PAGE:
Qualified Entry: Non-Fiction Category
By: Annie Boreson
In the summer of 1979, I took a flight to Norway via Copenhagen to visit my fiancé. I had no idea what to expect and had only met his parents briefly when they came to visit their son while at the University of Washington. Since their visit we had become engaged, and I was anxious to get to know my new family.
On the flight I met a young American woman who was going to marry an Iranian man. The two had met in college on the East Coast and before he returned to his Middle Eastern hometown, he asked her to marry him.
As the ten hour and forty minute flight inched to an exhausting end, I observed the young woman sitting beside me lift a bright blue bag out of her carry-on. It held a mirror, and an array of makeup bottles, tubes, and sprays, which she carefully arranged systematically on her tray table. I watched as she painted on this and that, but was careful not to cover her entire face, as only a small portion of her beautiful features would be seen by the outside world again. She splashed her eyelids liberally with a night-club neon-blue, and brushed her cheeks with a soft peach foundation.
I learned that she was soon to meet her future husband in Copenhagen, where they would continue on to Tehran for an elaborate wedding ceremony. I was surprised to hear that her family would not be attending the wedding, but her fiancé made it clear that it would be more comfortable if they did not make the trip. I asked the reason behind this, but all she could tell me was the culture dictated all her future decisions. If her mother refused to cover herself, or her father “expressed” himself inappropriately, they could surely find themselves in danger.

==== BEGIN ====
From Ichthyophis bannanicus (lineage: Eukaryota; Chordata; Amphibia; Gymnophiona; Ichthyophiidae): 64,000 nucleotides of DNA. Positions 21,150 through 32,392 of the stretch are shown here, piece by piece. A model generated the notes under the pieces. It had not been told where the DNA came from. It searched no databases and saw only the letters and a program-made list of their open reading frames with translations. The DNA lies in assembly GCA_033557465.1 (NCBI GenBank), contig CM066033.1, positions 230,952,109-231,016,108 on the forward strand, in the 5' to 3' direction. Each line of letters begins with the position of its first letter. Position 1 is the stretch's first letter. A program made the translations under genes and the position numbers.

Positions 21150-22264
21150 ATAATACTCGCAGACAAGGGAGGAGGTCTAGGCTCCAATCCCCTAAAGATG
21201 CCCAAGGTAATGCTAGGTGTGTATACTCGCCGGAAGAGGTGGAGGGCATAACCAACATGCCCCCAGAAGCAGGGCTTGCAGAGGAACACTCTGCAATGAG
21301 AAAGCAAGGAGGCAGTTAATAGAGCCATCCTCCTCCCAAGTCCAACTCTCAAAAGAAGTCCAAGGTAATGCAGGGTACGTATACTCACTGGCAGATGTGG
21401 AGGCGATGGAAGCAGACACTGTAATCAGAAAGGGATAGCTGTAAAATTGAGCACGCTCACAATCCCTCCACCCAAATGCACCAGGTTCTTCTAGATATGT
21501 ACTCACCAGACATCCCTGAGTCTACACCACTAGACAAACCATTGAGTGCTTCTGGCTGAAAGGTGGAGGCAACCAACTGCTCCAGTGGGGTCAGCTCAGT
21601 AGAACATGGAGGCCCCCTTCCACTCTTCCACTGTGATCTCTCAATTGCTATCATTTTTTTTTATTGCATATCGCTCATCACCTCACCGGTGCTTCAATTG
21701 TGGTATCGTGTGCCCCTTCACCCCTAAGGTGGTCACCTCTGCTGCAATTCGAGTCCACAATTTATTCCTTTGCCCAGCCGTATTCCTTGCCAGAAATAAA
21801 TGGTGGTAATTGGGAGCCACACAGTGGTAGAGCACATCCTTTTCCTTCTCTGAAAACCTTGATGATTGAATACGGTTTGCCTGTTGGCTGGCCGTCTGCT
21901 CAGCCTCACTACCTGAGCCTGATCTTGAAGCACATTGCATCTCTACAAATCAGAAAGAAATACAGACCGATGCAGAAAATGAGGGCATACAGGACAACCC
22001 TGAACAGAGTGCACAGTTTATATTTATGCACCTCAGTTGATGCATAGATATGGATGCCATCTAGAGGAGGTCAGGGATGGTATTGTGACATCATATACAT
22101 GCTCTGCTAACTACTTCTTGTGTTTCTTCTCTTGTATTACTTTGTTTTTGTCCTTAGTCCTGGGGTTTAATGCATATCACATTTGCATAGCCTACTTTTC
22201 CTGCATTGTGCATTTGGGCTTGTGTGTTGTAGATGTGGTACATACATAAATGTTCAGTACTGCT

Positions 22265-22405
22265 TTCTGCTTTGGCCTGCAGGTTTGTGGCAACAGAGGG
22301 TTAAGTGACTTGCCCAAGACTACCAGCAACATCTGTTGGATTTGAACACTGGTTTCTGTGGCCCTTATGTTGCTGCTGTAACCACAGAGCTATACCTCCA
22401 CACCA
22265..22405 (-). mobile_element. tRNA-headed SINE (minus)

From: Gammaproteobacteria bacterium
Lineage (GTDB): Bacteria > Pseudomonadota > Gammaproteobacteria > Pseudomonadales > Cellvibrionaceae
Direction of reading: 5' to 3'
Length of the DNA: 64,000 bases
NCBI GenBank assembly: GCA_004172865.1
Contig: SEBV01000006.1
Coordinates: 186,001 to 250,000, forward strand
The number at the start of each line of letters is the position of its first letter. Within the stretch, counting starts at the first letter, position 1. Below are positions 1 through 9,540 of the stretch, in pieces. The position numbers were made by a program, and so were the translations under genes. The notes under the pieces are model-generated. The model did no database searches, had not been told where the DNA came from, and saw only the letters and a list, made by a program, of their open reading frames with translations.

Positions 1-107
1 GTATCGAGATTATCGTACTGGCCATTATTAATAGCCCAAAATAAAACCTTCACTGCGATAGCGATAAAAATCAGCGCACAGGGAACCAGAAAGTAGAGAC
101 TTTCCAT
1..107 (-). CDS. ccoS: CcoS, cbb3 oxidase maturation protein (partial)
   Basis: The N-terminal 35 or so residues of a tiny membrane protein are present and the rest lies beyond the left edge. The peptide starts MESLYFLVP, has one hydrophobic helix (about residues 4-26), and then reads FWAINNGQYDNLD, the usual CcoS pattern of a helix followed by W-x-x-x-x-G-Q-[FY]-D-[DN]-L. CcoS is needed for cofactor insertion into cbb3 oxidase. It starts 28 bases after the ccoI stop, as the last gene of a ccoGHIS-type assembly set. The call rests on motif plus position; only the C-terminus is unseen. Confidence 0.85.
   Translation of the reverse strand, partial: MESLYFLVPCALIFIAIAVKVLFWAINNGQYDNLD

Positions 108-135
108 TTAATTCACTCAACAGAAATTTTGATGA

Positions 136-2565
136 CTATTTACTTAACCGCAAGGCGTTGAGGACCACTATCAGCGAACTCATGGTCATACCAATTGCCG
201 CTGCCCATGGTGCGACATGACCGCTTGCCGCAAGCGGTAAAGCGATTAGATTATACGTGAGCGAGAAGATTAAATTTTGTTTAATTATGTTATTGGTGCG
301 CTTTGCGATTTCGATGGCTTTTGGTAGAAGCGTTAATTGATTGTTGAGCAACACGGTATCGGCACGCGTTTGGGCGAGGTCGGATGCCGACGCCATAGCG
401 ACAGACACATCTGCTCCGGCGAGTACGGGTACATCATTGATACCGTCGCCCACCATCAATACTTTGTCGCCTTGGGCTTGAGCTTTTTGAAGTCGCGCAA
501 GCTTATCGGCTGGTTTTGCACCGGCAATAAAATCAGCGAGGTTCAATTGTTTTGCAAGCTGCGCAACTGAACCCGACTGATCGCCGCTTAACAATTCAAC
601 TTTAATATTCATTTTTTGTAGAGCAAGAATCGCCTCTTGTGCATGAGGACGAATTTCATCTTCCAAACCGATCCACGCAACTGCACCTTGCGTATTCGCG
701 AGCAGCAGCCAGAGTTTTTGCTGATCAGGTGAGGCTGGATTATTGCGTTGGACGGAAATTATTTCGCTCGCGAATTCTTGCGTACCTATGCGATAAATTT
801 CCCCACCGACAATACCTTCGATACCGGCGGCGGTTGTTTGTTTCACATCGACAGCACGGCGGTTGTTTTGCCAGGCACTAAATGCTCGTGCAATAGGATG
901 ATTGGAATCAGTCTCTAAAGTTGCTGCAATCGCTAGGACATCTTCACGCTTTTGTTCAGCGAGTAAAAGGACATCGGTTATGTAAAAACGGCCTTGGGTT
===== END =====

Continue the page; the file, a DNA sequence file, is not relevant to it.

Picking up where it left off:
“It’s not worth the risk,” she said, “Besides, my parents are Yale graduates. Let’s just say they are full of opinions and aren’t afraid to share them. It will be much better if they wait until after the wedding…then visit.”
What I remember most was her excitement. As half-baked and riddled with flaws as I saw her plan, she did her best to convince me that her love would defy all foreseeable barriers. There was no indication that she was doing this against her will, although she did admit that there would be a few obstacles and adjustments upon her arrival…a language to learn, a new city to navigate, and a role as wife and hopefully soon-to-be-mother. She was not completely naïve, but looking back, that is exactly what she was…and so was I.
We were the same age…twenty-two, and I felt like we were both challenging the status quo by moving away from the safety and security of what we knew. Much like myself, she could not communicate in the language of the country, nor did she know her mate more than a year in college…but this did not prevent us both from following these guys around the world to recite lofty “Until Death Do Us Part” vows.
I have thought many times about this woman who most certainly is in her 50’s, and I pray that she is doing well. I remember her telling me that she would not be allowed to leave the house unless there was a bodyguard accompanying her. I had the distinct impression as she voiced these words that she found the prospect of protection invigorating, actually somewhat of a luxury. A character trait found only in husbands who love their spouses. She described the house that her fiancé and his family had built for the new couple as modest.. which she assumed most Iranian homes were. Wealth, being something that neighbors were never to see… reserved only for the wedded occupants. The exception to modesty was the boudoir, a place free of restraint, over-the-top, and the more lavish…the better. I can still hear her giggle at this vision, as if a motor had been turned on and left idling.